|Posted on August 24, 2009 at 4:10 AM|
birds : As there was a change in the weather from sun to rain showers, I was disappointed to find practically zero migrants on Pleinmont on Thursday. A Greenshank flew off the island to the South and it was quickly persued by a Peregrine, but it escaped to carry on its autumn migration. Checking the gulls at Cobo on the way home there were 6 Med Gulls in the BHG flock - 2 ads, 4 1st-years - the most I'd ever seen in Guernsey.
moths : As there were few birds, I looked in the trees for evidence of micro moths and found a few interesting mines. Many of the very small species of moths look very similar to each other and the best way of identifying them is to look for their larva feeding in leaves. As these leaf-miners are often very foodplant specific, it is a very important part of moth recording. They are called leaf-miner moths as the tiny caterpillars feed between the upper and lower surfaces of leaves, forming tunnels - two examples shown below. To identify these mines, you also have to consider the shape and size of the mine, as well as the frass (poo) pattern - dispersed (left) or linear (right)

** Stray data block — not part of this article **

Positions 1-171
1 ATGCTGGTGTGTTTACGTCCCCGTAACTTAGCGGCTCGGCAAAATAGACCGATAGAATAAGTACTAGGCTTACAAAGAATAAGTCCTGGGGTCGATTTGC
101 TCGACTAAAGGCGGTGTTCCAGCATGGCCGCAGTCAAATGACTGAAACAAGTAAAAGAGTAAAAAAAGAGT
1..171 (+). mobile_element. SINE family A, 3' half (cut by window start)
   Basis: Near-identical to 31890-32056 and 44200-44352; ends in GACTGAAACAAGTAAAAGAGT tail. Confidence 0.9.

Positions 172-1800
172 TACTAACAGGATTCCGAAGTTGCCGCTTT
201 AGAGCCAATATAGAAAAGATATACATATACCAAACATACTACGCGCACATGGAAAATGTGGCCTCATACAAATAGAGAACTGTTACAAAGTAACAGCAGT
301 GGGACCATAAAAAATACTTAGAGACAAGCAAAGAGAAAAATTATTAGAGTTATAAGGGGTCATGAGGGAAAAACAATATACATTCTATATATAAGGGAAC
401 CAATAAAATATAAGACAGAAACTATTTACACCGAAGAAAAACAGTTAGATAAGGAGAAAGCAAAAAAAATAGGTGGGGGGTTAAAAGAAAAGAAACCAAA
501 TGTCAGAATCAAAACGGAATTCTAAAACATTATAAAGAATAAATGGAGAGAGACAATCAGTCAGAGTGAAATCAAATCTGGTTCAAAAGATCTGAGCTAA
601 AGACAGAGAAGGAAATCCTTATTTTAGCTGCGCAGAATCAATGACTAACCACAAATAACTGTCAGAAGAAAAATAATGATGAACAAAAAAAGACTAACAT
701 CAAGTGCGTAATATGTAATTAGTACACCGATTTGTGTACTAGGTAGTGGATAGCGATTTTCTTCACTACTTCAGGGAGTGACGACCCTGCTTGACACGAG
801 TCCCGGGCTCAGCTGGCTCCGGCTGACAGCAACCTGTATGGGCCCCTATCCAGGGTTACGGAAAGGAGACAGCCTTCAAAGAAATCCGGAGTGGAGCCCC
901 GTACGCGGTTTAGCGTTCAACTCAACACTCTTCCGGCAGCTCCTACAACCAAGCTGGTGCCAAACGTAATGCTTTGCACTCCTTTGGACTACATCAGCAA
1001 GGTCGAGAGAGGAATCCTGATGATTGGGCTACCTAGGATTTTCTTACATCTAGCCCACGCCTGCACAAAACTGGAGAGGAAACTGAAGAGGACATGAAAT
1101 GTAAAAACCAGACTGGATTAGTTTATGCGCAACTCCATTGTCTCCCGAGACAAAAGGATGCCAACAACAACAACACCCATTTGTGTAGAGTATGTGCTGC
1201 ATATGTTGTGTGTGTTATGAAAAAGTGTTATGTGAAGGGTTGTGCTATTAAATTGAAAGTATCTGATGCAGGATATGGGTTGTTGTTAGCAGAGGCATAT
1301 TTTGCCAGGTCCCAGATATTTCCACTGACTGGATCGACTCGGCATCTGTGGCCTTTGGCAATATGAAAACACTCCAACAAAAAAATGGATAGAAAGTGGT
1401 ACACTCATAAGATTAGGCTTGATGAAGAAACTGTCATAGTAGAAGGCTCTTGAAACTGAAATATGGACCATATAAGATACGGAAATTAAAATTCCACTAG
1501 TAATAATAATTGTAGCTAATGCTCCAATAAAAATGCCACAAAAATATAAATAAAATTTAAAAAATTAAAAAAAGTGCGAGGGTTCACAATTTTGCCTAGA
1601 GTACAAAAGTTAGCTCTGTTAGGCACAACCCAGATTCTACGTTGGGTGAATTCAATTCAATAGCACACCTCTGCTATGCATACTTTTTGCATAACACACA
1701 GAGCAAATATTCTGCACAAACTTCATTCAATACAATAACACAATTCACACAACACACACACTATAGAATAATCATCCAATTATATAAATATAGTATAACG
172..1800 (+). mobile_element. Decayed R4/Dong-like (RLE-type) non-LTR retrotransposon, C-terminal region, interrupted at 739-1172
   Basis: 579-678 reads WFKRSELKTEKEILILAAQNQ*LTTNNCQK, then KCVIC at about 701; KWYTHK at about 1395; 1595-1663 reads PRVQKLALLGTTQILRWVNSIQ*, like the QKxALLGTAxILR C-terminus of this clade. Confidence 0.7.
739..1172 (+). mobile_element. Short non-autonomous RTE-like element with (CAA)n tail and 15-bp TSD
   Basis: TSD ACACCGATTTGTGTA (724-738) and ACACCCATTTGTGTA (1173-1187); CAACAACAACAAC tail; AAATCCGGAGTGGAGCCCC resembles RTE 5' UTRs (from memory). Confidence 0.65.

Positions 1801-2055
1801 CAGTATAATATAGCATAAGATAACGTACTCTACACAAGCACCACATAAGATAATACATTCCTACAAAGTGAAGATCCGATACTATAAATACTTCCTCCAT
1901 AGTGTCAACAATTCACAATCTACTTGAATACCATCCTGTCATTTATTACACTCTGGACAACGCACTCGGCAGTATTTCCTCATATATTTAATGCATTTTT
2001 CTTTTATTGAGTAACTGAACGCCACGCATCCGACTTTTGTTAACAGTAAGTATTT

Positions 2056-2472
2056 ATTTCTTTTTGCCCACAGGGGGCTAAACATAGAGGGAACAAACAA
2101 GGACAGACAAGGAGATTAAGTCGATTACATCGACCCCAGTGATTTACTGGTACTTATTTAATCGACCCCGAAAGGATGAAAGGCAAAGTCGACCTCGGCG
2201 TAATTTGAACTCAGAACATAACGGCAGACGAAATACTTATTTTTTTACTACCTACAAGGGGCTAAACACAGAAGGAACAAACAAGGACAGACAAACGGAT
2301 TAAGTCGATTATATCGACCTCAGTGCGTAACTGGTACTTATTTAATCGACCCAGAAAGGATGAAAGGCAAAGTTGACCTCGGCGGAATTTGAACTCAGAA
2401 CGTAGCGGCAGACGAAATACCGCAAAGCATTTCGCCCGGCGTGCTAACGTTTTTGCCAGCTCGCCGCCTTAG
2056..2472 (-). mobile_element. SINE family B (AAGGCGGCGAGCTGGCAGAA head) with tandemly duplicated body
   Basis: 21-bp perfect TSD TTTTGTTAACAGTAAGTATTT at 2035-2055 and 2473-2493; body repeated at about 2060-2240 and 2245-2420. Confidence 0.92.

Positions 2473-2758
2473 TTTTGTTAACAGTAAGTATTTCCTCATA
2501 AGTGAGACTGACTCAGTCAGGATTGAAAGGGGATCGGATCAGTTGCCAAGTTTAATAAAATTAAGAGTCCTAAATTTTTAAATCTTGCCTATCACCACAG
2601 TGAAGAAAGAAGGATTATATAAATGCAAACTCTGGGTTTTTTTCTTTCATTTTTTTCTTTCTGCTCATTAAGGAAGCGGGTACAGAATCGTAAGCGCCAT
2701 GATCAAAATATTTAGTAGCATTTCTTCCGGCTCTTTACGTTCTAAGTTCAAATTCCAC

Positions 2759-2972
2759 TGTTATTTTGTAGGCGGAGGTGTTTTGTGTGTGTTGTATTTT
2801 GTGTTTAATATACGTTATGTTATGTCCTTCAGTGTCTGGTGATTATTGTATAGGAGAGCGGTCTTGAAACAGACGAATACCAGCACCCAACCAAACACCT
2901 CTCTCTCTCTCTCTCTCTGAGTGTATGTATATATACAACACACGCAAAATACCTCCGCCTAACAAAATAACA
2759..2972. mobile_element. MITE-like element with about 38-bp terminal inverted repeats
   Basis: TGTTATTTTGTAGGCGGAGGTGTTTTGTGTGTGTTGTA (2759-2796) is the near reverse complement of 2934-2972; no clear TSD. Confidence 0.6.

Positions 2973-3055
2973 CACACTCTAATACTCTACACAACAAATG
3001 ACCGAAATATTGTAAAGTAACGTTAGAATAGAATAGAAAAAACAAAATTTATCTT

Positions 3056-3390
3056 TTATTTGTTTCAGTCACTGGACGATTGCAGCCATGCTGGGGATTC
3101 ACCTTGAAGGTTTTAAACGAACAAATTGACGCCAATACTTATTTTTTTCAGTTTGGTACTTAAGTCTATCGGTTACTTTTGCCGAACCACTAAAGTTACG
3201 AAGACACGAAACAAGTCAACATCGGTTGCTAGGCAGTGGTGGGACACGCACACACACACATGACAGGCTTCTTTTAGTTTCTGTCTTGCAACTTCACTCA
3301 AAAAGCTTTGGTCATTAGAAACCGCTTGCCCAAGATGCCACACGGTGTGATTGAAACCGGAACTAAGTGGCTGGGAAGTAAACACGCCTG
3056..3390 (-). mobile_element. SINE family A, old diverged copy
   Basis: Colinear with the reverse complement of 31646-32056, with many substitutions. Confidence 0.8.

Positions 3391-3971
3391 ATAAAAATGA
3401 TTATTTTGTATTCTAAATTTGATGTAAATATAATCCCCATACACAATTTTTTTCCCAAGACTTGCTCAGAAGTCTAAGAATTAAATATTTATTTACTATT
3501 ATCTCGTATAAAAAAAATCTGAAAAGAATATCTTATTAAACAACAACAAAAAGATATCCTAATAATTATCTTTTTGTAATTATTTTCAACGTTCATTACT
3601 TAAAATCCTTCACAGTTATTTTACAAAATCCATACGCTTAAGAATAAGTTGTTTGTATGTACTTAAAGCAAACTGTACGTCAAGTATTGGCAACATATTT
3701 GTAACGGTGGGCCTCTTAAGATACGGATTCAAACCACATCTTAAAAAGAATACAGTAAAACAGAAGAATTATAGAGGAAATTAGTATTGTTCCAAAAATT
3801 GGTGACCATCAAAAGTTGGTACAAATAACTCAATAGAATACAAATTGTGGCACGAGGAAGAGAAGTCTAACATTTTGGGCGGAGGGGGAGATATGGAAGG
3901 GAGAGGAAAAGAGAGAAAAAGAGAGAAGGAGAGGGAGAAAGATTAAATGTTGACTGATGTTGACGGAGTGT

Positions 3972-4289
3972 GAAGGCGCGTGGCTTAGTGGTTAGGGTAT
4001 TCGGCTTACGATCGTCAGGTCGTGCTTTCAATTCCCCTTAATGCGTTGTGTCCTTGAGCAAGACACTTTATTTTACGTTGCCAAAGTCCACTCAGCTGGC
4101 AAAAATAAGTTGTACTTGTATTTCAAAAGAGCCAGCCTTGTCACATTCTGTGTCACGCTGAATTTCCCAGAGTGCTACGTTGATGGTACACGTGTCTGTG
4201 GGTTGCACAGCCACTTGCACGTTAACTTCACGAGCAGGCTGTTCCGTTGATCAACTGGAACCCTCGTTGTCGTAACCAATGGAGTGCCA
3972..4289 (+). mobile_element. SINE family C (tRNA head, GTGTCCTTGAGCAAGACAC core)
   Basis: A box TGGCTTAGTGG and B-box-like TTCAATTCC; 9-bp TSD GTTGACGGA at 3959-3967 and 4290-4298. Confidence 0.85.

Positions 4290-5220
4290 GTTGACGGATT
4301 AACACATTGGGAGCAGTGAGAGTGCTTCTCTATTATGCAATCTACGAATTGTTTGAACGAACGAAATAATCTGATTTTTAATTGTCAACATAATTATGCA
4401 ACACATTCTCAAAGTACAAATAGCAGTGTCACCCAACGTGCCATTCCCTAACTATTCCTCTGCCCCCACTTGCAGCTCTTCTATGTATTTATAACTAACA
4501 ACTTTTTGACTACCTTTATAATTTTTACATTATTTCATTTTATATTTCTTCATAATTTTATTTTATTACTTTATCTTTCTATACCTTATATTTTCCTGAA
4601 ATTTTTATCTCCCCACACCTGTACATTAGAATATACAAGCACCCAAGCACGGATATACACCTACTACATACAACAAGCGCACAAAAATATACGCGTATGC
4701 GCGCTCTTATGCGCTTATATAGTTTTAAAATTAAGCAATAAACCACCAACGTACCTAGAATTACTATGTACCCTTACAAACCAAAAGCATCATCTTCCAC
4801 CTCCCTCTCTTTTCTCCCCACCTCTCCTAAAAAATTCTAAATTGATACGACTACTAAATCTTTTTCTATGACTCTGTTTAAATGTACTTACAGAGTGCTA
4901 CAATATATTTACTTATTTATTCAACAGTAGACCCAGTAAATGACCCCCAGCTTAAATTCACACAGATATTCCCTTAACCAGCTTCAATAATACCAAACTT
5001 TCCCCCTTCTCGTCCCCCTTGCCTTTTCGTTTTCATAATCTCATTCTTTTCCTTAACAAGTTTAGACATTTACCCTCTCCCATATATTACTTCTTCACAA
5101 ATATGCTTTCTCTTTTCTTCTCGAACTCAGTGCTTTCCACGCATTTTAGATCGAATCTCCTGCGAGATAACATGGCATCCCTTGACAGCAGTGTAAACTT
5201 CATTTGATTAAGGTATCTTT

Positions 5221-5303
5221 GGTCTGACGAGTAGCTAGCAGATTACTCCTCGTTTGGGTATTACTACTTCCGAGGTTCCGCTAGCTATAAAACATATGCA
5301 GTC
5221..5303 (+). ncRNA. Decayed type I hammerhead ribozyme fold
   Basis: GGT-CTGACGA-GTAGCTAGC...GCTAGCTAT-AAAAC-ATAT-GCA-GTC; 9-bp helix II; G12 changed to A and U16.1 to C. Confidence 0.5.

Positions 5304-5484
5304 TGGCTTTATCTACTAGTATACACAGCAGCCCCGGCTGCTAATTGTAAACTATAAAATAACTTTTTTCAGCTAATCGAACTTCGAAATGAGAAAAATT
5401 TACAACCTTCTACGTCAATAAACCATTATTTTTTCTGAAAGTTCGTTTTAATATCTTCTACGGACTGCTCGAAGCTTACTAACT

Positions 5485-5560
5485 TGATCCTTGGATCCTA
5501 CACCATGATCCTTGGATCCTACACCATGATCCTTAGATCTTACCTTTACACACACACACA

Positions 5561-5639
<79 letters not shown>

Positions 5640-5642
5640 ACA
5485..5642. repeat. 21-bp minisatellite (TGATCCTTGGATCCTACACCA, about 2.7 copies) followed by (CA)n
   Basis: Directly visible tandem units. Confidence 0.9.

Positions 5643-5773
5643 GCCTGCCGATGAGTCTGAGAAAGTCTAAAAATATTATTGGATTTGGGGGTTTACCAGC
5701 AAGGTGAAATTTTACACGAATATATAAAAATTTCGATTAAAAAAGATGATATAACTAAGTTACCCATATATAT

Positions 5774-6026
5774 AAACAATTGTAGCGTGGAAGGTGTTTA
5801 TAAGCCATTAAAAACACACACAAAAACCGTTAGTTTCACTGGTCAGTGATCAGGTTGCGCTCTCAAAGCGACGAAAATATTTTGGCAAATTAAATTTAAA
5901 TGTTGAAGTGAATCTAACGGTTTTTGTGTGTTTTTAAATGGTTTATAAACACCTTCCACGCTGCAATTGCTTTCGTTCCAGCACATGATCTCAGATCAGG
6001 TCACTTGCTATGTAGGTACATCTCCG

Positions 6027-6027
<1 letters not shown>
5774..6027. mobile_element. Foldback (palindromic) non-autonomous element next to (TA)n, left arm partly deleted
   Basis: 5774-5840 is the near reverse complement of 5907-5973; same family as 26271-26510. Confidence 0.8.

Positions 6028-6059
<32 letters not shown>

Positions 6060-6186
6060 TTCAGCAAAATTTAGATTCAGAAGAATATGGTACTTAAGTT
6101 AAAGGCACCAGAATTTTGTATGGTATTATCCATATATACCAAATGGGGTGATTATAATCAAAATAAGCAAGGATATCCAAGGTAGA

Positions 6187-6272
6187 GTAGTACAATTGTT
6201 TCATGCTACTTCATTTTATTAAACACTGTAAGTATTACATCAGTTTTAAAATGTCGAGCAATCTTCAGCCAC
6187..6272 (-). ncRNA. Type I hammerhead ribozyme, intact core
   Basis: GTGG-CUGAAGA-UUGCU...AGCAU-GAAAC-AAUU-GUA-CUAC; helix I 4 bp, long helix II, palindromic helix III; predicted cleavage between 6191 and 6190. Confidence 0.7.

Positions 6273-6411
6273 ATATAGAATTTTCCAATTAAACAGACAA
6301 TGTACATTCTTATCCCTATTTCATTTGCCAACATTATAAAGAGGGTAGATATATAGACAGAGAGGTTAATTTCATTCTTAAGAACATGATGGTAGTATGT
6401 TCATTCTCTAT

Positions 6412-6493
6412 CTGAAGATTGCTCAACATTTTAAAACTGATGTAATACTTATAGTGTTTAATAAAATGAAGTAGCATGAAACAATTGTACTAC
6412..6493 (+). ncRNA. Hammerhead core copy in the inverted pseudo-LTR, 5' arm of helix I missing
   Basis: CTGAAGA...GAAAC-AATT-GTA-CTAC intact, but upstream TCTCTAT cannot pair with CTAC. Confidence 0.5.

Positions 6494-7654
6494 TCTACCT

Stigmella lemniscella in an Elm leaf Stigmella hybnerella in a Hawthorn leaf
nonsense : Well 37 years old today - its a good job I don't feel that old, although playing two matches of football in 24 hours was probably a mistake (sorry legs). My prediction that Aidan would soon work out a new way up onto the walls came true this week. As you can see on the diagram below, this involved climbing the handrail of the treehouse balcony, hitching himself up onto the roof and jumping across the ravine between the treehouse and the wall. I think I might enter him in the World Freerunning Championships.
Categories: 2009 Summer